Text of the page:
Rest is a good thing. Rest is necessary and it makes you better in every endeavor. It seems like rest should be an easy thing to do, but as we’ve written in a previous blog, resting can be challenging.
If you’re introverted, which is very common for soul care workers to be, healthy alone time can recharge your spent energy and lead to more and better productivity. But alone time can easily derail into unhelpful behaviors that not only decrease energy but actually harm us and those around us.
Here are four common ways alone time can become dysfunctional:
1) Overly Isolated
Alone time is what it sounds like: being alone. But being alone can become over-isolation which is characterized by active avoidance of others and anger when alone time is interrupted. Over isolation is associated with an increase in the likelihood of experiencing depression. You don’t need to erase solitary rest from your life, but you do need to be aware that over isolation can be a slippery trap for introverts.
What does it look like for you to break up your alone time with seeing one or two safe and non-draining people?
2) Overly Entertained
There is no shortage of entertainment at our fingertips at all hours of the day. While movies, TV shows, videogames, and books can all be great diversions in moderation, we can easily become too amused. The word amusement (a-muse) literally means “no thinking.” Sacrificing our thought life in the pursuit of rest is a dangerous proposition.
How can you make a plan to avoid binging on entertainment during rest times?
3) Too Reliant on Alcohol
Enjoying a good glass of beer, whiskey or wine can be a truly delightful thing. Alcohol is a depressant by nature, and like the amusement of entertainment, many in ministry use it to slow down their mind after a long day or week. This can be a dangerous road to walk down because of the extremely addictive and physically damaging nature of booze.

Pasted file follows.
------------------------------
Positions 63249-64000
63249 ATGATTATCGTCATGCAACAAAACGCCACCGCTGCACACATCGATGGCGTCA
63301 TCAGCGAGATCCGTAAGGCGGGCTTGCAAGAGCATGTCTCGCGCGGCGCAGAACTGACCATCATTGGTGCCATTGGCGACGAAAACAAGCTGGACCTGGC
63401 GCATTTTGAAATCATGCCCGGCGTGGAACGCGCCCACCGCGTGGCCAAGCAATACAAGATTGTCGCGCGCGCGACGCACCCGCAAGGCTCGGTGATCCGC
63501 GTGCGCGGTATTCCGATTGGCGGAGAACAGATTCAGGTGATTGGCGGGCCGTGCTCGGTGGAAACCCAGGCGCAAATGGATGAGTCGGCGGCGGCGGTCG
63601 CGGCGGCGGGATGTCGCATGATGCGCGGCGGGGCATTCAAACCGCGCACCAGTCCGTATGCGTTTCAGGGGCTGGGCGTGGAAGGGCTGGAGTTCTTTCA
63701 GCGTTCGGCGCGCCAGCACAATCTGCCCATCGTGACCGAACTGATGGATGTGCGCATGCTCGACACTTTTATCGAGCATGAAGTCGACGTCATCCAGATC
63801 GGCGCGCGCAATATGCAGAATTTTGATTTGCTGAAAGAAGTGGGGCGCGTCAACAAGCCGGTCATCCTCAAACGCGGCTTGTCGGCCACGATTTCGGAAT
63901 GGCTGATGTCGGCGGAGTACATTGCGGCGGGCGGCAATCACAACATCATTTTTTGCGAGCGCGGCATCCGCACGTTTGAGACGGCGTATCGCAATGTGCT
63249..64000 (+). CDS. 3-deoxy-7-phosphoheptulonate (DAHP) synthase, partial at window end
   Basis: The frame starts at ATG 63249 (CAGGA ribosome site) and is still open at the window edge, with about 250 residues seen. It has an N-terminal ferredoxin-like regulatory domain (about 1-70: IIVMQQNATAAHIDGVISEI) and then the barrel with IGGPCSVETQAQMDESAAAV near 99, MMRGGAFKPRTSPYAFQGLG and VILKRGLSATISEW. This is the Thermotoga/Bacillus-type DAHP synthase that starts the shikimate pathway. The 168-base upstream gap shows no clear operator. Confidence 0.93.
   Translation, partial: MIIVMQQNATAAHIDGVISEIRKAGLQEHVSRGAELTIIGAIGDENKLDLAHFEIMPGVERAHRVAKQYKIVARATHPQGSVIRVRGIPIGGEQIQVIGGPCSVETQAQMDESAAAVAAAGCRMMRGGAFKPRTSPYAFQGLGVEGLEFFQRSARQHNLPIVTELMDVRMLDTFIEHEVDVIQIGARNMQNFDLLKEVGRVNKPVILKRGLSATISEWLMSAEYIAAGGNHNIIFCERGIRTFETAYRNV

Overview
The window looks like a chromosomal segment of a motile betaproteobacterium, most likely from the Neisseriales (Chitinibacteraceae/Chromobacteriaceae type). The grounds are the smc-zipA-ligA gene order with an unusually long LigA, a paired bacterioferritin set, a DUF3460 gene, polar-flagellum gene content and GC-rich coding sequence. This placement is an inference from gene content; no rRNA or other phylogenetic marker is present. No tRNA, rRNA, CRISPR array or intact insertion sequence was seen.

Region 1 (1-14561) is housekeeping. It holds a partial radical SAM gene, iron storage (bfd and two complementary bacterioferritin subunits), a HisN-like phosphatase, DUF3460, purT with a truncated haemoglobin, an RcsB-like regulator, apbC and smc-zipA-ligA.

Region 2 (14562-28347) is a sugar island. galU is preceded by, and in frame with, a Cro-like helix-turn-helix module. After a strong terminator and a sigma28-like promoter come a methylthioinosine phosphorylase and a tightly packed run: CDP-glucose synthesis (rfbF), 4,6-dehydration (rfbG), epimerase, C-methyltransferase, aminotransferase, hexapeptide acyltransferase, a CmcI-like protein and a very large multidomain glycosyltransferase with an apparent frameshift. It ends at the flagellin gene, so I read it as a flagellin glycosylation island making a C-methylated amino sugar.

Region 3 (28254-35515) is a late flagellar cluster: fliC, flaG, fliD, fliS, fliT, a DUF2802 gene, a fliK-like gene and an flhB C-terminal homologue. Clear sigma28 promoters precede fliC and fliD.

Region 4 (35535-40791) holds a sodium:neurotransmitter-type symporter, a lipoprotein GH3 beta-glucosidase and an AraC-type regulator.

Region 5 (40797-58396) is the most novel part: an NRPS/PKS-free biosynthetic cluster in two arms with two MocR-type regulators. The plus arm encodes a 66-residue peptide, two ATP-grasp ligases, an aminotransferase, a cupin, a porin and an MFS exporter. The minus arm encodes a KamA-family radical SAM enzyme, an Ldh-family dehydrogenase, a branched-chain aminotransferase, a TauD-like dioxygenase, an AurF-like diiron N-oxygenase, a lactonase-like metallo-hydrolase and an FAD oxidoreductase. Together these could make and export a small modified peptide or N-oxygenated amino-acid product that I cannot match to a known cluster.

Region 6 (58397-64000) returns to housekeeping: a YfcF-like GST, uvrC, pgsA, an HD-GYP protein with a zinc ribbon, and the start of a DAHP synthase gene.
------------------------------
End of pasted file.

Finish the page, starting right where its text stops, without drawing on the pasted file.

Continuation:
What accountability do you have in your life in regards to using alcohol to help you rest?
4) Sleep Deprived
Sleep is a blessed thing, so much so that the Psalmist says that God: “... gives to his beloved sleep.” Staying up late for alone time makes sense if that is the only alone time you can get. But the cost of losing any of the recommended 7-8 hours of sleep adults need a night can be damaging to mental and physical health. Sleep deprivation can mean a loss in memory recall, dysregulated hormone levels, mood imbalance and 4x increase of risk of stroke.
Do you need to prioritize 7-8 hours of sleep in order to rest well?
Over-Isolation, over-entertainment, reliance on alcohol and lack of sleep are four common ways that soul care workers wreck their own precious rest. It is a trap of pride to think that we know exactly how we should or shouldn’t rest. Jesus is the Lord of the Sabbath after all, we’re not. After a long week of draining work we can feel justified to unwind however we want. But like all traps of pride, unhealthy behaviors look pleasing at first but only lead to harm. In the work of soul care, this is pivotal to think and pray through so that you can get the rest you need and continue to serve effectively those in your care.